WAE 14.0 6.450e-05 54.0 0.003 55.0 0.003
AWE 0.0 1.229e-05 6.0 2.543e-05 21.0 0.0001
SEA 23.0 0.0001 43.0 0.001 42.0 0.001
Table 3: Wilcoxon test results
4.5 Impact of noise on the CAR effectiveness
Real-world data often contain noise in labeling. For this reason, we evaluate
if the proposed method can be used for data with varying amounts of noise in
labels. We generate a synthetic data stream with two classes, base chunk size
1000, drift chunk size 100, and single, abrupt concept drift. We randomly select a
predefined fraction of samples in each chunk and flip labels for selected learning
examples. Next, we measure the accuracy of the AUE model with Gaussian
Naïve Bayes base model on a generated dataset with noise levels 0, 0.1, 0.2, 0.3,
and 0.4. Results are presented in Fig. 8. We note for low levels of noise i.e., up
to 0.3, restoration time is shorter. With a larger amount of noise, there is no
sudden drop in accuracy. Therefore CAR has no impact on the speed of reaction
to drift.
It should be noted that results for CAR with noise levels 0.2, 0.3, and 0.4 were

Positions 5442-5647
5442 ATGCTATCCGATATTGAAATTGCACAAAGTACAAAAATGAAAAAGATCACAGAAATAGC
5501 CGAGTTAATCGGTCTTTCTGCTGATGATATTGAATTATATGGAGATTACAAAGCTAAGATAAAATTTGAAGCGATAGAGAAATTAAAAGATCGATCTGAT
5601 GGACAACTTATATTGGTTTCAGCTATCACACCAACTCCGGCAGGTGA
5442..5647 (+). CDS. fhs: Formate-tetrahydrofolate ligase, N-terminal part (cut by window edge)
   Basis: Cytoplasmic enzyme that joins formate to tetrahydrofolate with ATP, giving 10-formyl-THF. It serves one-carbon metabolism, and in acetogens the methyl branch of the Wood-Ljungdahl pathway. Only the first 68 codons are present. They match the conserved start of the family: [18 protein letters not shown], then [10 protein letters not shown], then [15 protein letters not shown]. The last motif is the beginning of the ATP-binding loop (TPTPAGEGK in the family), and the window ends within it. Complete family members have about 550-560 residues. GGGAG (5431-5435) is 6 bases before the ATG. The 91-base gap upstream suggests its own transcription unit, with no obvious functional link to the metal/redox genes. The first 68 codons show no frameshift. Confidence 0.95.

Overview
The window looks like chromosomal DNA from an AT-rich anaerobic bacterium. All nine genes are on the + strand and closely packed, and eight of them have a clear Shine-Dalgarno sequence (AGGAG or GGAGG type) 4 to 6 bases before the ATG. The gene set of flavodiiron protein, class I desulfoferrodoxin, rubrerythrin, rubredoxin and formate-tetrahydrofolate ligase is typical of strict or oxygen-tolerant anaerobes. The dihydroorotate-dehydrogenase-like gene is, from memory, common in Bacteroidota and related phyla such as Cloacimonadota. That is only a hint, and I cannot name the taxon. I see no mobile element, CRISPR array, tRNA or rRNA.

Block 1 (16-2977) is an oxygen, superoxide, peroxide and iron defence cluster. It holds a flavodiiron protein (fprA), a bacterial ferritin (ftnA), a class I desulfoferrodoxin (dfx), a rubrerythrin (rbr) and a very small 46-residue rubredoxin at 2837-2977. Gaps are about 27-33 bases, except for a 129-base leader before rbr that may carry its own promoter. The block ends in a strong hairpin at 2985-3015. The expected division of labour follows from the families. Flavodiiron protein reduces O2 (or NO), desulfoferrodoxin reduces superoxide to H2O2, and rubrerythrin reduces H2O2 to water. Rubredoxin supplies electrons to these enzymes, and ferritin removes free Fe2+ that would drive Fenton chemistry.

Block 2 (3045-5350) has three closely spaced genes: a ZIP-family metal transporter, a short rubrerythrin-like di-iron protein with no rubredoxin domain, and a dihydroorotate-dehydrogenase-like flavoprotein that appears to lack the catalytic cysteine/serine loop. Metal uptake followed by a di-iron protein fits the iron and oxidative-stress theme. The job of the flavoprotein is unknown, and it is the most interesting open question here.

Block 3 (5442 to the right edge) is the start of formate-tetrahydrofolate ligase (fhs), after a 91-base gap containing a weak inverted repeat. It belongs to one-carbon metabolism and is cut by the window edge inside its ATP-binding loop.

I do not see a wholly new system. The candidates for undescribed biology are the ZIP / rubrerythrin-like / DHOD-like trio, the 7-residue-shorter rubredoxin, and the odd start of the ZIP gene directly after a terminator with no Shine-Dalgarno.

generated with the stabilization detector turned off. With a higher amount of
noise, stabilization was detected very fast. Therefore chunk size was quickly set
to base value. In this case, there was no benefit of applying CAR. This indicates
that the stabilization method should be refined to handle noisy data well.
4.6 Lessons learned
Firstly we evaluated the impact of chunk size on the process of learning in the
data stream with single concept drift. We learn that models with larger chunk
size can obtain larger maximum accuracy, but the required number of updates
to restore accuracy is similar regardless of chunk size (RQ1 answered). The main
goal of introducing the Chunk-Adaptive Restoration was to prove its advantages
in controlling the number of samples during the restoration period while dealing
with abrupt concept drift. The statistical tests have shown a significant benefit of
employing it in different stream learning scenarios (RQ2 answered). The highest
gains of employing the method were observed when the large original chunk size
was used. With a bigger chunk size, there are fewer model updates, resulting in
a delay of reaction to concept drift.
The number of samples that can be saved depends on the drift type and the
17
5 CONCLUSIONS
Figure 8: Impact of noise in labels on proposed method effectiveness. (Upper)
baseline accuracy for synthetic data stream with different noise level added to